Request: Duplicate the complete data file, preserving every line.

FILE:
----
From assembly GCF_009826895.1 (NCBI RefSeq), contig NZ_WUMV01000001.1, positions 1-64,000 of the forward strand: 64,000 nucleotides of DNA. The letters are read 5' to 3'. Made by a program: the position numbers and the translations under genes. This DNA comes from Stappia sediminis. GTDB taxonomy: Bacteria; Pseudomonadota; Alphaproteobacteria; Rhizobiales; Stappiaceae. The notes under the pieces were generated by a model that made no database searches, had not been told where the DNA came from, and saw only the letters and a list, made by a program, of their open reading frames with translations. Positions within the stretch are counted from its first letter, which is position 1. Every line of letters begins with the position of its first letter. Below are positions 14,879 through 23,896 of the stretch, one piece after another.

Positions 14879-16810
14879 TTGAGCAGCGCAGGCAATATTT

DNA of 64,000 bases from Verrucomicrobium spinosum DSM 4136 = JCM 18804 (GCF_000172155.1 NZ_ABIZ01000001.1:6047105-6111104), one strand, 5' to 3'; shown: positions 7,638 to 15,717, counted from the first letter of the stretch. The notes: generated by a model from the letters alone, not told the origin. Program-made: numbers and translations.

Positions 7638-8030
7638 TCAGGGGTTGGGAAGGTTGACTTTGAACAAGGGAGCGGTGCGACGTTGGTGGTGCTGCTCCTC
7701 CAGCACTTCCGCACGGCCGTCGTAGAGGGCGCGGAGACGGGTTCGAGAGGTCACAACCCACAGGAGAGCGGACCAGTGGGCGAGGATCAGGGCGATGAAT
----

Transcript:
From assembly GCF_009826895.1 (NCBI RefSeq), contig NZ_WUMV01000001.1, positions 1-64,000 of the forward strand: 64,000 nucleotides of DNA. The letters are read 5' to 3'. Made by a program: the position numbers and the translations under genes. This DNA comes from Stappia sediminis. GTDB taxonomy: Bacteria; Pseudomonadota; Alphaproteobacteria; Rhizobiales; Stappiaceae. The notes under the pieces were generated by a model that made no database searches, had not been told where the DNA came from, and saw only the letters and a list, made by a program, of their open reading frames with translations. Positions within the stretch are counted from its first letter, which is position 1. Every line of letters begins with the position of its first letter. Below are positions 14,879 through 23,896 of the stretch, one piece after another.

Positions 14879-16810
14879 TTGAGCAGCGCAGGCAATATTT

DNA of 64,000 bases from Verrucomicrobium spinosum DSM 4136 = JCM 18804 (GCF_000172155.1 NZ_ABIZ01000001.1:6047105-6111104), one strand, 5' to 3'; shown: positions 7,638 to 15,717, counted from the first letter of the stretch. The notes: generated by a model from the letters alone, not told the origin. Program-made: numbers and translations.

Positions 7638-8030
7638 TCAGGGGTTGGGAAGGTTGACTTTGAACAAGGGAGCGGTGCGACGTTGGTGGTGCTGCTCCTC
7701 CAGCACTTCCGCACGGCCGTCGTAGAGGGCGCGGAGACGGGTTCGAGAGGTCACAACCCACAGGAGAGCGGACCAGTGGGCGAGGATCAGGGCGATGAAT